I teach Caribbean literature and culture in the English Department of the University of Massachusetts Amherst, and serve on the editorial board of the Journal of West Indian Literature. You can find me on Twitter @RachelMordecai.
I was born and raised in Kingston, Jamaica. Despite living in many places since, I continue to think of Kingston as home, and to think of myself as a Caribbean Caribbeanist – that is, the Caribbean is both the object of my study, and the ground of my identity. For this reason (although I do not study it professionally), climate change is never far from my mind. The Caribbean is, and will continue to be, on the front lines of the devastation we are already seeing and that we know will get worse. How much worse depends on the actions we take – or fail to take – right now.
Current (spring 2019) projects and news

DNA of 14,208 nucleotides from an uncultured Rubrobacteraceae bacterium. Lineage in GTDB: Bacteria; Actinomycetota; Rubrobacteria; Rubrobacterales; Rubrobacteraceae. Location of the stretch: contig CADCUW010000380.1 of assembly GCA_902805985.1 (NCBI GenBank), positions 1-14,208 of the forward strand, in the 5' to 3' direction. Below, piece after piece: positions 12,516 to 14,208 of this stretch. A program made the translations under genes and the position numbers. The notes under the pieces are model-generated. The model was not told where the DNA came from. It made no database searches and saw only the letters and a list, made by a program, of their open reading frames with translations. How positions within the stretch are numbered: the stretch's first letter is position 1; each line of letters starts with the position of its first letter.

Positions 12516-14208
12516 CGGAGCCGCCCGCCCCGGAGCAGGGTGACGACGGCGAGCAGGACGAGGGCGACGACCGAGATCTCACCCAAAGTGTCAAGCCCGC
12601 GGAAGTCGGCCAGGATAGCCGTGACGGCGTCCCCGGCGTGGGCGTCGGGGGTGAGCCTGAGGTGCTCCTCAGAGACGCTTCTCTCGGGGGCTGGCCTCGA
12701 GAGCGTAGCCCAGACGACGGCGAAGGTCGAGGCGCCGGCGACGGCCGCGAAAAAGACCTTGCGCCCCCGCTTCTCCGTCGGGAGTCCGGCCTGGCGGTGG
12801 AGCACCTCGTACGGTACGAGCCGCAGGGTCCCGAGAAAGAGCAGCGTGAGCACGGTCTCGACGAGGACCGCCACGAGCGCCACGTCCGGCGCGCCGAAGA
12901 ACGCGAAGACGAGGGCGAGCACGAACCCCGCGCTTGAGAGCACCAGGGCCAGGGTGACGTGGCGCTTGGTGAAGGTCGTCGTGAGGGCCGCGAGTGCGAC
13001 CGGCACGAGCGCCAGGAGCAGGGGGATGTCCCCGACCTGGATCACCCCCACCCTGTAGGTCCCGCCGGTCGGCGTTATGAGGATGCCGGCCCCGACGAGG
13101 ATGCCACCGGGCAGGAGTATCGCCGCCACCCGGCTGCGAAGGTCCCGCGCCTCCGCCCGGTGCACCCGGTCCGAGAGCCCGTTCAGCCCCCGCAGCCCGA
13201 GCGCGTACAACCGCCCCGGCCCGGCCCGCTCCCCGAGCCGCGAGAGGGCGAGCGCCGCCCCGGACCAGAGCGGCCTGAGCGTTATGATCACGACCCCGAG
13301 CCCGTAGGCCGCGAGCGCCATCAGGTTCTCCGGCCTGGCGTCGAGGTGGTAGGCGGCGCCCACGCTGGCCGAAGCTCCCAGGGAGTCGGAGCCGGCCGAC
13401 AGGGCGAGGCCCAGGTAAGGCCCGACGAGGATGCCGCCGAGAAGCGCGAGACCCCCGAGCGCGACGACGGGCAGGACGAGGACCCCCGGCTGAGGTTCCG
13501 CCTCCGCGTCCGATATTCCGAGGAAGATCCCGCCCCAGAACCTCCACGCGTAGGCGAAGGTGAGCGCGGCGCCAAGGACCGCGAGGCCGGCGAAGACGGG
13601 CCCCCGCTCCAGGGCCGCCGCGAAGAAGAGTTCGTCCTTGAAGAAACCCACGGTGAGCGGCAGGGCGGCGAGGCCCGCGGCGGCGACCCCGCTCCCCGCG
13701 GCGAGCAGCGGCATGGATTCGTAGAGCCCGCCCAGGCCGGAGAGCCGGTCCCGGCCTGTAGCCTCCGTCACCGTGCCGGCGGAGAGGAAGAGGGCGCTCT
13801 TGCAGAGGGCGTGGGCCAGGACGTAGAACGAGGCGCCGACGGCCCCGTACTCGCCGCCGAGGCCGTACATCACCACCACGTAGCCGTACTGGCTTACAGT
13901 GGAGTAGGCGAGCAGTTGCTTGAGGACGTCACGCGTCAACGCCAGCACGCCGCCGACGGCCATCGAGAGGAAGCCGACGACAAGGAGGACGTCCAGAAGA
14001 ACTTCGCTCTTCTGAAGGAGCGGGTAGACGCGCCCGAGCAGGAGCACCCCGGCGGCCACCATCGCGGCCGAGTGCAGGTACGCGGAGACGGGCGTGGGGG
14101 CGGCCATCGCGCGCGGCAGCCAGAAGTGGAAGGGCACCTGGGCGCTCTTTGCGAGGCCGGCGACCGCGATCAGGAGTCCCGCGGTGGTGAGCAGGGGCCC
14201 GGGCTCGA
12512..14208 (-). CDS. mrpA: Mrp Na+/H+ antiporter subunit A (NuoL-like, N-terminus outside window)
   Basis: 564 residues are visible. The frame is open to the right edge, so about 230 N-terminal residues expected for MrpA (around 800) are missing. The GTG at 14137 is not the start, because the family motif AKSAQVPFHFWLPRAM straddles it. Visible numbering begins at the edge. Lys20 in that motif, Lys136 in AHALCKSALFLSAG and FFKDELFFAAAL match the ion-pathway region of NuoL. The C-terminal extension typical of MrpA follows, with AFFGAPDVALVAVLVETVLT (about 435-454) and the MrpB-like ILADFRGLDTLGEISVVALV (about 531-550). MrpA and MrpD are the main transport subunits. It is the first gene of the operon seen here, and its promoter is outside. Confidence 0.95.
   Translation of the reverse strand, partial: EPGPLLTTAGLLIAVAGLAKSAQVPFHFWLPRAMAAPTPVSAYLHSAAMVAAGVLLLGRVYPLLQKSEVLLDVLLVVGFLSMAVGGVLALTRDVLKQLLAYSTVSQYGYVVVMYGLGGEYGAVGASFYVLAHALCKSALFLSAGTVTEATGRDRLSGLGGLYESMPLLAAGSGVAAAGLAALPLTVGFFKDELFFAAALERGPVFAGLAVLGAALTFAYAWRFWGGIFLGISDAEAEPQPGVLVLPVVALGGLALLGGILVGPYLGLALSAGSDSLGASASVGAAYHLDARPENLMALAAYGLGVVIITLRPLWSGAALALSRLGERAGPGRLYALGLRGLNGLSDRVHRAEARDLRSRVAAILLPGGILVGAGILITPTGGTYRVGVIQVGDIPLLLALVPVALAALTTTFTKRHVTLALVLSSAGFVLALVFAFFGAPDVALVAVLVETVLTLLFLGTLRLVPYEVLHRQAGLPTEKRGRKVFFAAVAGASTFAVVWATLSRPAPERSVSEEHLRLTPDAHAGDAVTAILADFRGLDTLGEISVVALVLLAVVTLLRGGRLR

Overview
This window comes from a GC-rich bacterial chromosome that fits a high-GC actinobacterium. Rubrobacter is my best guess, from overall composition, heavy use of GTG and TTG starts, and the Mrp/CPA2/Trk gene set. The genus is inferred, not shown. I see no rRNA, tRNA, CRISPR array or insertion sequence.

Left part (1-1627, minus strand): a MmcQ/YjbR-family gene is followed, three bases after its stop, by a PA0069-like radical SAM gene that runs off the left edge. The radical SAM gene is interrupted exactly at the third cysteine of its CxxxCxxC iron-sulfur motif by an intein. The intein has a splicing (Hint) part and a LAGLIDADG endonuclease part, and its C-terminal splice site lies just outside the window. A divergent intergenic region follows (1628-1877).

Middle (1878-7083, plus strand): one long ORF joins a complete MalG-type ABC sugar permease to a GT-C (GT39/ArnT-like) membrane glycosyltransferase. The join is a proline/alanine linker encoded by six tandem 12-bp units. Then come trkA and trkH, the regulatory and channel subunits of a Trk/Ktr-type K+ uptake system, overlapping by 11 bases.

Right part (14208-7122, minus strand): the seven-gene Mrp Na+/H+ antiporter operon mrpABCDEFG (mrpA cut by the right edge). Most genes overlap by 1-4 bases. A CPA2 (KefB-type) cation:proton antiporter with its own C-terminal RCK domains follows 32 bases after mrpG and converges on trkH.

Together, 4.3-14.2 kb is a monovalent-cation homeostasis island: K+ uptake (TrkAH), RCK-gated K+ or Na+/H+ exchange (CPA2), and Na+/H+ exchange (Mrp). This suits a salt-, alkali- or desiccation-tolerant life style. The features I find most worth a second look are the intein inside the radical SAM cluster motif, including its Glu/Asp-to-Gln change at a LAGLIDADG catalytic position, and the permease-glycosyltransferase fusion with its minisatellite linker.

Monograph: a study of Caribbean family sagas, underway. This semester’s project is the book proposal.
An article on Bold Venture (a 1950s US radio serial set in the Caribbean), completed and seeking a home.
Other parts of my brain are taken up with the new project on text and textile in Caribbean and African-diaspora lit. It’s still unclear to me what form(s) it will ultimately take, but I presented an initial foray in October 2018 at the West Indian Literature Conference in Miami; you can read that paper here. I’m also (less formally) writing on texts and textiles here and here. Stay tuned.
Teaching: a graduate seminar in Caribbean Cultural Theory, and an undergraduate course on Haiti and Cuba entitled Caribbean Revolutions and Their Afterlives.
Editorial work: another major project this semester is the Journal of West Indian Literature’s April 2019 issue, for which I am editor in charge.
And – for a little personal news – my father Martin Mordecai’s brilliant historical novel, Free, appeared in fall 2018 from University of the West Indies Press. It was a long time in coming, and is very much worth the wait.